India's telecom tycoon Sunil Bharti Mittal has pledged 10% of his family wealth, which corresponds to 70 billion rupees ($1.08 billion), toward education for the underprivileged. A substantial part of the amount will go into setting up and running a "new-age" science and technology university on the lines of MIT, Stanford and Berkeley.
The personal wealth earmarked for charity, which includes a 3% stake in Bharti Enterprises' flagship company Bharti Airtel, will support the activities of the Bharti Foundation, the group's philanthropic arm, which has focused on the education of disadvantaged children since its inception in 2000.
Flanked by his two brothers, Rakesh and Rajan, Mittal announced on Thursday that a large part of the 70 billion rupees will be spent on setting up a science and technology university to complement the foundation's existing programs in the field of primary and secondary education in the country.
"Given our attachment to technology, we would like [the university] to be very significantly focused on technology on the lines of ... MIT, Stanford, Berkeley, Imperial College," Mittal said. There will be a strong focus on future technologies such as augmented reality, virtual reality, the internet of things, artificial intelligence and robotics.
Satya Bharti University for Science and Technology will offer degrees in electrical and electronics engineering and management, with free education to deserving young people from poorer backgrounds.
"It will be a very different, new-age university," where the education will be delivered digitally, Mittal said. It will be situated in north India -- either in Punjab or Haryana states -- and the ground-breaking ceremony should take place early next year.
Mittal said the family decided to pledge 10% of their wealth to philanthropy on his 60th birthday on Oct. 23. "One part of that [10%] would be 3% shares of Bharti Airtel because the university will need access to liquidity and [funding] to run it."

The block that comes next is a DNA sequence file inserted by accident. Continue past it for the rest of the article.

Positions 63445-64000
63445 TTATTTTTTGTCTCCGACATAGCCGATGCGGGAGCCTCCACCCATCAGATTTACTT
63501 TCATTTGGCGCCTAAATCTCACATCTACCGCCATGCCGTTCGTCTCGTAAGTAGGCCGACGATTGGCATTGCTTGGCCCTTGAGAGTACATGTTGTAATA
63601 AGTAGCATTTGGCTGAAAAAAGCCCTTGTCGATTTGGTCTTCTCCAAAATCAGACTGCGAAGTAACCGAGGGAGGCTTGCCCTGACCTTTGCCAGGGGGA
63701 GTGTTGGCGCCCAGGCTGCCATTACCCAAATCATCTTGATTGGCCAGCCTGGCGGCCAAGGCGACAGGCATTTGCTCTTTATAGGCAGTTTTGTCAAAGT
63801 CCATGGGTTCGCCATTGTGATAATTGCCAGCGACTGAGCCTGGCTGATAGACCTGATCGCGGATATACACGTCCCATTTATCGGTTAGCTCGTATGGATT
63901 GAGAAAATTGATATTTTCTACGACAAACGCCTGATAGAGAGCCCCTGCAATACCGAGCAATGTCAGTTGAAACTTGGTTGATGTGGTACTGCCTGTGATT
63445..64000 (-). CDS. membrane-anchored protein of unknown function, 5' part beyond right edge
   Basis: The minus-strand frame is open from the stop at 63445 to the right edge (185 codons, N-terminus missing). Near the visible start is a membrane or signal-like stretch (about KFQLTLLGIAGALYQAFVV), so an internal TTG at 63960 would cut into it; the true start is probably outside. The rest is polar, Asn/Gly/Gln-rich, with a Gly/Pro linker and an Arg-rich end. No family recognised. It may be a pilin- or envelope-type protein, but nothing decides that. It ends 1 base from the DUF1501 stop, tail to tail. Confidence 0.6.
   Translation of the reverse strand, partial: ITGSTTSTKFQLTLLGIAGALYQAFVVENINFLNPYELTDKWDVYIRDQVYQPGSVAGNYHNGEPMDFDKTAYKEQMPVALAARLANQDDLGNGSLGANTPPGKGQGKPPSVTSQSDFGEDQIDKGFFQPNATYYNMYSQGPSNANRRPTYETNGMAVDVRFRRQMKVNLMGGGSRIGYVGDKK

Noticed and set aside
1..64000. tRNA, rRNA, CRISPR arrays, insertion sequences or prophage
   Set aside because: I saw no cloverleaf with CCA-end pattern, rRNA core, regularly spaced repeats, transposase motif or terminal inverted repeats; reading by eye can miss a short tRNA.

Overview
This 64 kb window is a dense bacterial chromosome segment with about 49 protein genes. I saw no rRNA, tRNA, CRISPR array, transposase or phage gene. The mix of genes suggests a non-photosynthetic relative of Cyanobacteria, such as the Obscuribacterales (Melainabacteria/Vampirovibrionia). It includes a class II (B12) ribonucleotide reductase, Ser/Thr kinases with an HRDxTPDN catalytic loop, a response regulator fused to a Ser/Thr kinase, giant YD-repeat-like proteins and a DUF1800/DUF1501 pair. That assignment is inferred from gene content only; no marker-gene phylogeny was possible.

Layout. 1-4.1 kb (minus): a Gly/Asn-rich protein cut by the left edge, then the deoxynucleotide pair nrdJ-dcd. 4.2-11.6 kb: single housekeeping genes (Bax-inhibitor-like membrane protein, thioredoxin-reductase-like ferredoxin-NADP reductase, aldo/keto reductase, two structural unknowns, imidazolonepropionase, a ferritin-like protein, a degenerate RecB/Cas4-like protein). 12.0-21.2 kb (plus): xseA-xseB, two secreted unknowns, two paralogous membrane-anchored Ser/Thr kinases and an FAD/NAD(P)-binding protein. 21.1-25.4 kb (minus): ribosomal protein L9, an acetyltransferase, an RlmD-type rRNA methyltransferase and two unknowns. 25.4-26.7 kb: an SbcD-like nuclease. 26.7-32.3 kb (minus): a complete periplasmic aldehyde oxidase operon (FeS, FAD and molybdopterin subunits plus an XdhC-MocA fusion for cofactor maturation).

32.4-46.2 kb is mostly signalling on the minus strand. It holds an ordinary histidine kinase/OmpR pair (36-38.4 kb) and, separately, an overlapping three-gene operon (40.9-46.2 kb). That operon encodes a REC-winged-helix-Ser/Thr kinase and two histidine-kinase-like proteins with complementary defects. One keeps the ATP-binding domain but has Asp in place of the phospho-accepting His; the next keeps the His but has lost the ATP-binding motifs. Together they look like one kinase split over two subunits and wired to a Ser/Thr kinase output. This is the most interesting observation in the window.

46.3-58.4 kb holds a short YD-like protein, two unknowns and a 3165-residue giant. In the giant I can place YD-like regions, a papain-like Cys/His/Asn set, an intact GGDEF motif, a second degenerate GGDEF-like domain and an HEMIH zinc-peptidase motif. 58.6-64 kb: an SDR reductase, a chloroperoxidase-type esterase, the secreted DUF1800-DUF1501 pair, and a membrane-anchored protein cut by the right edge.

"It could probably cost 10 billion rupees to put up a wonderful university in physical form ... But importantly it will be a very large amount [needed] to run it on a yearly basis because we are going to principally target this university again toward the underprivileged," Mittal said.
The bulk of the 70 billion rupees will go to the university, but the donation will also allow the foundation to expand its primary and secondary school programs
The university's first courses are expected to start in 2021, three years from the foundation laying, and in five years there will be a fully fledged university in place, Mittal said.
Mittal's move follows the decision earlier this month by Nandan Nilekani, co-founder of information technology group Infosys, and his wife Rohini, to donate 50% of their wealth under the Giving Pledge, which was created in 2010 by Microsoft founder Bill Gates and his wife Melinda, and Berkshire Hathaway chairman Warren Buffett.
The couple joined Indian business leaders such as IT services provider Wipro chairman Azim Premji; biopharmaceutical company Biocon head Kiran Mazumdar Shaw; and real estate developer Sobha chief P.N.C. Menon, who are already part of the movement.
Discussing why he did not earmark a substantial portion of family wealth for philanthropy earlier, Mittal said: "In India, giving is still tough. We need a lot more changes in our policies and tax structures."
"For example, Bharti Foundation, a philanthropic organization, cannot hold shares of a company for more than a year. It has to necessarily sell [them] within a year and that puts a lot of pressure," he said. "Secondly, India is turning rich only now. It didn't have the benefit of European and American institutions which have had hundreds of years of wealth creation. You will see more and more Indian companies [now] getting on to this bandwagon [of giving]."
Mittal said he had spoken to several industry leaders globally, including Mark Zuckerberg of Facebook, to discuss collaboration in the university project.
"Eventually once we lay the foundation of this university we will seek partnership with industry partners [like] Facebook, Google, Microsoft, Apple, SoftBank," he said. "Many of these large companies in the tech space will be linked through this university. I have great relationships with them and I feel very optimistic that none of them will decline in terms of collaborating, putting labs or partnership programs with this university."
Mittal later told the Nikkei Asian Review that SoftBank's Masayoshi Sonthe, the Japanese billionaire, "will support the university project.
By: KIRAN SHARMA | Source: Nikkei Asian Review